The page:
Respecting local values: Western confusion about African orphans


When a remote area of South Sudan was resettling from the long-running civil war in 2001, tens of thousands of returnees were threatened by the upcoming rainy season without food. A small team was dispatched to assess and prioritize the needs of internally displaced people (IDPs) resettling in a corner of South Sudan. (Sudan continues to have the largest number of IDPs in the world, even without exact numbers from half the country.) I was part of the team in a village of 1,000 residents, where roughly 30% were orphaned children whose parents had been killed in the war or died without medical care.

Our team was horrified when we learned that lions actively hunted in this area, killing children daily without protection of shelter or family. As a result, protecting the most defenseless residents became our immediate concern. Elsewhere in Africa, top-down Western aid builds orphanages in such situations, but I knew the Western and African concepts of family and “orphans” are different. There are already so many orphanages that the website lists dozens to solicit donations and encourages readers to check back because “orphanages are being added frequently.” You can even be an orphanage tourist for a week!

Ubuntu is an African concept of interconnectedness, of a collective belonging and understanding of interdependence. In different regions of Africa it has varying rights and responsibilities, and I was unsure of the application in this remote place. I asked the village’s women’s council about who was caring for the orphans and they admitted there wasn’t enough food to share. We went on to discuss food security and our NGO’s role in helping the IDPs resettle. We promised food assistance for their transition and planting resources and asked if they would they take these children into their homes as part of their family, since the orphans were from their tribe. They readily agreed it was their responsibility, as these were the children of extended family members. With this agreement in place, within weeks all but five children were connected to extended family members that cared for them as their own children.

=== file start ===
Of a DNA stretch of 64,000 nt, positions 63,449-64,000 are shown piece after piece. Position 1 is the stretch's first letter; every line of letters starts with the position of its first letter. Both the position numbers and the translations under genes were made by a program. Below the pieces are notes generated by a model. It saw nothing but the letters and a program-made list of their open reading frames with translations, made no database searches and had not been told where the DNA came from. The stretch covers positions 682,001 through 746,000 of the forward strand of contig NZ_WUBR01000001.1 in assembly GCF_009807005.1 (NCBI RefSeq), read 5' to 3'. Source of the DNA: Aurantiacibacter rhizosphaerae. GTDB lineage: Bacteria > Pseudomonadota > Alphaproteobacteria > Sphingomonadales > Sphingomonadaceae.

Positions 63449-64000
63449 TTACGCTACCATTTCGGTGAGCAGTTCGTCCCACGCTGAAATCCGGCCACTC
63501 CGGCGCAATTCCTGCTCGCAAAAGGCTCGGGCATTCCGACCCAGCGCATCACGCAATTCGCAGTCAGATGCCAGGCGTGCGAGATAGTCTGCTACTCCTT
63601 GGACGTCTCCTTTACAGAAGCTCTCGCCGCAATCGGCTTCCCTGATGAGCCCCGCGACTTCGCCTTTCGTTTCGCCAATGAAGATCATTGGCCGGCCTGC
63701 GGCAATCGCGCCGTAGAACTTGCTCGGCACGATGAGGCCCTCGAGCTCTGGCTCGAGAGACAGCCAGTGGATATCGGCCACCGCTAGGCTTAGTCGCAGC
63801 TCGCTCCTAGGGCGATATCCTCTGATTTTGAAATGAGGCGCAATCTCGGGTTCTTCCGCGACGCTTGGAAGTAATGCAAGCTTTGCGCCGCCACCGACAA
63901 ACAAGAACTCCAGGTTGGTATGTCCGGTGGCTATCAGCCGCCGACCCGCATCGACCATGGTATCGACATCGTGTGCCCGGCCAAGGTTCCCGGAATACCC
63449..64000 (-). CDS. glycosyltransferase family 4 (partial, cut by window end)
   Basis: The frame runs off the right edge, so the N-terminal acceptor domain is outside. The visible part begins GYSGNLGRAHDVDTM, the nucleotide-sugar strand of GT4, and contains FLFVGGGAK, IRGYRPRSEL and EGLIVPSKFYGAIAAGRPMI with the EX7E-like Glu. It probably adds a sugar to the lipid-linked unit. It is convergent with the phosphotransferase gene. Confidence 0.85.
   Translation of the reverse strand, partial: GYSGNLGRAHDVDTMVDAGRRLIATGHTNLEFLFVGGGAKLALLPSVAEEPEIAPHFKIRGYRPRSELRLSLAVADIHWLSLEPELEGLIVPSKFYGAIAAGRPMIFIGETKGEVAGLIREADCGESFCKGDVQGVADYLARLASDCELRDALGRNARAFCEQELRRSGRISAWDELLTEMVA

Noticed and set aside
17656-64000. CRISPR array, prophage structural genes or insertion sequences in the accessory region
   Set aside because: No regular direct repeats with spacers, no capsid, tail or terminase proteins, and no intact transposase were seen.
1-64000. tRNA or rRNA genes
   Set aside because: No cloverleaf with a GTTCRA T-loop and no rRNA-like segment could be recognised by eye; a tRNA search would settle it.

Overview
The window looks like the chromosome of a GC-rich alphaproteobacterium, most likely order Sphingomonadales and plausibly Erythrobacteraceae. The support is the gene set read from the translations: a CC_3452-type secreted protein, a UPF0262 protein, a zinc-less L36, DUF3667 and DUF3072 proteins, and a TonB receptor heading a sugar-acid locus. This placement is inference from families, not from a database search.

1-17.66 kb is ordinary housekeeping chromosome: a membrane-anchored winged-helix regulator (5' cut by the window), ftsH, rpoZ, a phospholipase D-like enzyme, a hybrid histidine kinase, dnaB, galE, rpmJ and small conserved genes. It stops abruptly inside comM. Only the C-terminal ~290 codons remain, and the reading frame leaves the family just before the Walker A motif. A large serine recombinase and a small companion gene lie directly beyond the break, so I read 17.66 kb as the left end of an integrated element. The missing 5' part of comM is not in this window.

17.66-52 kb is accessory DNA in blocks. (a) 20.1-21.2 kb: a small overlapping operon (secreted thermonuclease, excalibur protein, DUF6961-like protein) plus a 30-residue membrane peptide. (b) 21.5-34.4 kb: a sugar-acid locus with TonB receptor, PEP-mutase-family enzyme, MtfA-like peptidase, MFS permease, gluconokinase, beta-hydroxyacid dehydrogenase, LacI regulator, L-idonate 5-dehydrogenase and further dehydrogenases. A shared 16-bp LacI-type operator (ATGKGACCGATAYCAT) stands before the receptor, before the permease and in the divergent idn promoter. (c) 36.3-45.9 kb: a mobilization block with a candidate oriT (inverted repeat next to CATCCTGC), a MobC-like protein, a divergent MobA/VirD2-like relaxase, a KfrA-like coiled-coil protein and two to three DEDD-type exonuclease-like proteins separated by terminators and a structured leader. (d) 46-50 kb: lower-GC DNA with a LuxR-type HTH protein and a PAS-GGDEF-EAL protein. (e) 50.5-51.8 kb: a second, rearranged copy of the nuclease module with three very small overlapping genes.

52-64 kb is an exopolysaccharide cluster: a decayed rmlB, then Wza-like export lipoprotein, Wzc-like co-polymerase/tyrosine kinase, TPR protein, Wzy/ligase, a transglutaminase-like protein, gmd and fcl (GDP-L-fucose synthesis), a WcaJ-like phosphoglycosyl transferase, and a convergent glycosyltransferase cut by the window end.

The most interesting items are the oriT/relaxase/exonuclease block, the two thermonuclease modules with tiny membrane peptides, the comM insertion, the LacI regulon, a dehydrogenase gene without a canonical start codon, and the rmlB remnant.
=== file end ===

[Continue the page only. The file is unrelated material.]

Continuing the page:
True to our word, our NGO brought in emergency food supplies, then seeds and agricultural tools. A year later, insufficient rain created a temporary food crisis and we again brought in supplemental food supplies to help them get through. Our commitment was to the village, that they survive the transition to self-sufficiency.

Within a short time of our first visit, there were no more lion attacks on helpless children and we never heard another word about the hundreds of orphaned children. The village has grown to about 15,000 people and today they grow the food they need. By making a commitment to this village, we helped the village to take care of its own challenge. And there was no expensive, Western-style orphanage institutionalizing them until adulthood and no long-term expense. Furthermore, the culture of this village has remained essentially undisturbed. The village leaders can be proud that these children have become part of their ubuntu connections and been raised by relatives speaking their own language and taught the ways of their people.

When aid solutions are empowering and consistent with local values and culture, in my experience they are less expensive, sustainable and more respectful. Interventions can help people get back on their feet to find their own way, not one imposed by aid organizations with agendas or expensive, delaying overhead. Let’s stop pretending that aid work can be ignorant of local values and culture; this is an essential part of constructive aid work.